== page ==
Ken Whisson: As If
Camus’ beleaguered Meursault in The Outsider represents a literary fascination: the gregarious loner. Though commonly fictional, real-world artists and creative types often condemn themselves to lives of solitude for creative purposes, and while 85-year-old Ken Whisson is one of Australia’s most prolific and longest working painters, he is nowhere near as renowned as he could be. Literally removing himself from the Australian art scene by moving to Italy, his abstract works identify often with feelings of displacement, isolation and political turbulence, and his body of work over six decades serves to proliferate the myth surrounding him.
Heide Museum of Modern Art has taken on an impressive retrospective of the artist, As If, covering the last 60 years of his works. The location is significant both to the organisation and to the painter himself, where he developed a great deal of his early technique in the company of Sidney Nolan and Joy Hester. But despite being a welcomed member of this artistic milieu, Heide Director Jason Smith says Whisson saw his life as an artist as a very solitary one from early on.
“I think he regarded himself as an outsider because thinking back to the ‘30s or the ‘40s, there weren’t that many artists working, not like there are today, so he felt he was a little isolated from other people. Artists who are trying to find their own voice can often feel quite isolated,” he said.
And this sense of isolation is reflected in his work. Using abstraction, heavy brushstrokes and flourishes of colour, his work has found easy company in the homes of collectors and as inspiration for other artists, but to the layman Whisson’s work remains, according to Smith, “underrated” – something that’s birthed his title as an “artist’s artist”.
“An ‘artist’s artist’ is someone that artists can see very clearly and understand very clearly what that person is trying to do,” says Smith. “And everyone says an artist’s artist is someone who inspires other artists. Ken Whisson is a painter who continues to inspire a younger generation. We’ve had a lot of young artists coming to this show.”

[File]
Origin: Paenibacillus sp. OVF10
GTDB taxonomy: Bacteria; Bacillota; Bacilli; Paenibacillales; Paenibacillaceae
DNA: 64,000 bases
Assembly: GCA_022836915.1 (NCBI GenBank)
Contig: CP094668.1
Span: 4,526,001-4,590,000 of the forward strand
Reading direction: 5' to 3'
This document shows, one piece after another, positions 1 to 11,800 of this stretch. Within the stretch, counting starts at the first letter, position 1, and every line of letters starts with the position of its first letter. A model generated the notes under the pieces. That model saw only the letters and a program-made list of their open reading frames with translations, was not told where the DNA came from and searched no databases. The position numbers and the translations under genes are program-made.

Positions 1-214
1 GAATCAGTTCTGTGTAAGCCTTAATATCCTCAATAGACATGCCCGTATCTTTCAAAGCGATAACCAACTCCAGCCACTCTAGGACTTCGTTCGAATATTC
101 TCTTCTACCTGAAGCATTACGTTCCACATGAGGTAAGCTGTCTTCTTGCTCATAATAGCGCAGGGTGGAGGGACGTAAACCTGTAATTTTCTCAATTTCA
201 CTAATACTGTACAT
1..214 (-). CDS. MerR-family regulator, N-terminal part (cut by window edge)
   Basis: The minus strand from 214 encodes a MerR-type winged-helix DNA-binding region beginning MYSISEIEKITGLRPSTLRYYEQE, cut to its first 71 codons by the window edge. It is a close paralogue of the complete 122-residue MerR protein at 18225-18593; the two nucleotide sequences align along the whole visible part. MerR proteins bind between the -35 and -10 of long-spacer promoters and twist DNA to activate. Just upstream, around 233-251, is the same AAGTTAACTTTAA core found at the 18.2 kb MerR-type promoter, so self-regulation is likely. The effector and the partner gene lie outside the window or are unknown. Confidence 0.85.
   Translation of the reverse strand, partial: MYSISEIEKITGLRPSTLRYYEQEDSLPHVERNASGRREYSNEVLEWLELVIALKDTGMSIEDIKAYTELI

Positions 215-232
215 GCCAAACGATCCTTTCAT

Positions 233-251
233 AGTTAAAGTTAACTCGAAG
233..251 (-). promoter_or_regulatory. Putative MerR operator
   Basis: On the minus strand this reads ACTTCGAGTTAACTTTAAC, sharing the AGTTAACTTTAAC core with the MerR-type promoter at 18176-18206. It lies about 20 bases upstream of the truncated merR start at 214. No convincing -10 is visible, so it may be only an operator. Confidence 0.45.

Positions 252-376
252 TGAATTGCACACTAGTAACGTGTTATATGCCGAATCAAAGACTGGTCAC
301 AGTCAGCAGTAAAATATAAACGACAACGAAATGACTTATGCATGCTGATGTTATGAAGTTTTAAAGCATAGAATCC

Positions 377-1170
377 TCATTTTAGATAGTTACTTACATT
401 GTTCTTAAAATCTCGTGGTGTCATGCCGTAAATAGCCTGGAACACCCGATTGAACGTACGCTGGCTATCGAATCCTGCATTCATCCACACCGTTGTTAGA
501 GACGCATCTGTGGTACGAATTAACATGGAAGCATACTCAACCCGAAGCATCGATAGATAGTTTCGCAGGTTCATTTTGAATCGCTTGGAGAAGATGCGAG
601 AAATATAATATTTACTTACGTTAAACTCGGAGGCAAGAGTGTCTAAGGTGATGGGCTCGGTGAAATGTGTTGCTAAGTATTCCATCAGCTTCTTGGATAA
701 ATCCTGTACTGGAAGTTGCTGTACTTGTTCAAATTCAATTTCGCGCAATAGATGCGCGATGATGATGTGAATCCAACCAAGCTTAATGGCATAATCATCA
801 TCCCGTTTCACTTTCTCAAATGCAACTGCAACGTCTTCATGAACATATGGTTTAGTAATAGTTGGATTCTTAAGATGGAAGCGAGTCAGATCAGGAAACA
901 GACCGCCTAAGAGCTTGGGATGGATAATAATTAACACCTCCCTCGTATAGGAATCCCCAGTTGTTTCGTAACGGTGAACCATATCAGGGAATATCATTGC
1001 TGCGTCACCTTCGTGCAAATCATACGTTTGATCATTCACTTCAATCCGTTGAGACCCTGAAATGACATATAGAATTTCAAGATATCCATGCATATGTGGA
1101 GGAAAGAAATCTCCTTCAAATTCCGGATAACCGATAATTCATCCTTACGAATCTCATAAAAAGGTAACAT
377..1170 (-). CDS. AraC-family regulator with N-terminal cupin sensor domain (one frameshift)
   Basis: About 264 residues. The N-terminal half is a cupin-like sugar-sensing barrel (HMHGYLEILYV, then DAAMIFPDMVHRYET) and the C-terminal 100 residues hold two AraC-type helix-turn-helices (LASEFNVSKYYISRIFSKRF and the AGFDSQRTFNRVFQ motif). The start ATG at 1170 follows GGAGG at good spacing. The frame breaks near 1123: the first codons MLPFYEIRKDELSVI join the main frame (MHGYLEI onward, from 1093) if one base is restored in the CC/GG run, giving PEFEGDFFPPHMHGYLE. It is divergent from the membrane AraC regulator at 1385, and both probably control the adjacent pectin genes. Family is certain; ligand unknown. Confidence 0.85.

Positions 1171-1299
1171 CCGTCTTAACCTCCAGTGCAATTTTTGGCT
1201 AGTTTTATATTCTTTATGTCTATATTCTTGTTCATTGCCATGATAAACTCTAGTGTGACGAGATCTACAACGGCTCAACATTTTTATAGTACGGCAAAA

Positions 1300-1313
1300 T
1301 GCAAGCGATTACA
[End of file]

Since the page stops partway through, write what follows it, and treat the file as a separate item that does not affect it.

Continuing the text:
Though his work has never belonged to any school or movement, his pieces reflect his personal visual style and interests. From embracing figures, representations of landscapes, depictions of domestic animals and abandoned cars in the cityscape, he encapsulates his own interpretation of the human experience. “He’s interested in what it means to make a painting but he’s also interested in using his imagination to construct images of places that we might all recognise in some way.”
Across the exhibition’s impressive body of works there’s an obvious sense of evolution, notes Smith. His early expressionistic human figures become increasingly fragmented, and it provides an intriguing but logical sense of how his work has developed from these early pictures of people through to linear abstract landscapes that dominate his works now, he says
“There are different phases of his career in the exhibition, but I think if there was one thing that defined him it would be his observation of the world. He’s constantly drawing the world around him. If you looked at an early painting and you looked at a recent painting you would say that he draws with paint. He’s constantly observing and constantly drawing. And we can see this particular graphic style that emerges very clearly and distinctly across the 60 years.”
Watching on with the curious fascination and careful consideration of an introvert could be an explanation for his distinct visual language. His paintings may be political, but are not didactic - they’re gentle. “From an early age he had a sense instilled in him that we look after our fellow human beings, and we must look after the world in which we live and that included the animals that we share the planet with. So that’s why we see animals populating some of his pictures. He’s a political artist in disguise I think because his politics is subtle.
“It isn’t one painting, but it will be 20 that tries to work out how a landscape might look, or a car yard full of abandoned cars, a message of consumption, degradation of the landscape, it’s a message of failed economics, whatever. So he works in long theories to flesh out the idea and therefore it gives him a very deep understanding of where his work comes from.”
Many of the themes are reoccurring across the 60 years. “It’s always sort of intriguing to see that an artist will pursue something for such an intensely long period but that’s his life. That’s who he is,” says Jason. And perhaps the most remarkable thing about the artist is his unfailing dedication to the medium and his own internal concerns, often distinctly removed from outside influence.
He remains one of the country’s most dynamic treasures in visual arts, even though he may not be recognised for it. Though Jason prefers not to be ageist, Whisson’s works, he says, provides a certain vigour unexpected from an octogenarian. “They’re very lively paintings. They’re full of energy and life. It’s hard to distinguish between life and art. He lives to paint and he paints to live, and it’s wonderful to have an opportunity to celebrate someone who has had such a long career.”
BY BELLA ARNOTT-HOARE
Ken Whisson’s As If shows the Heide Museum of Modern Art until SundayJuly 15.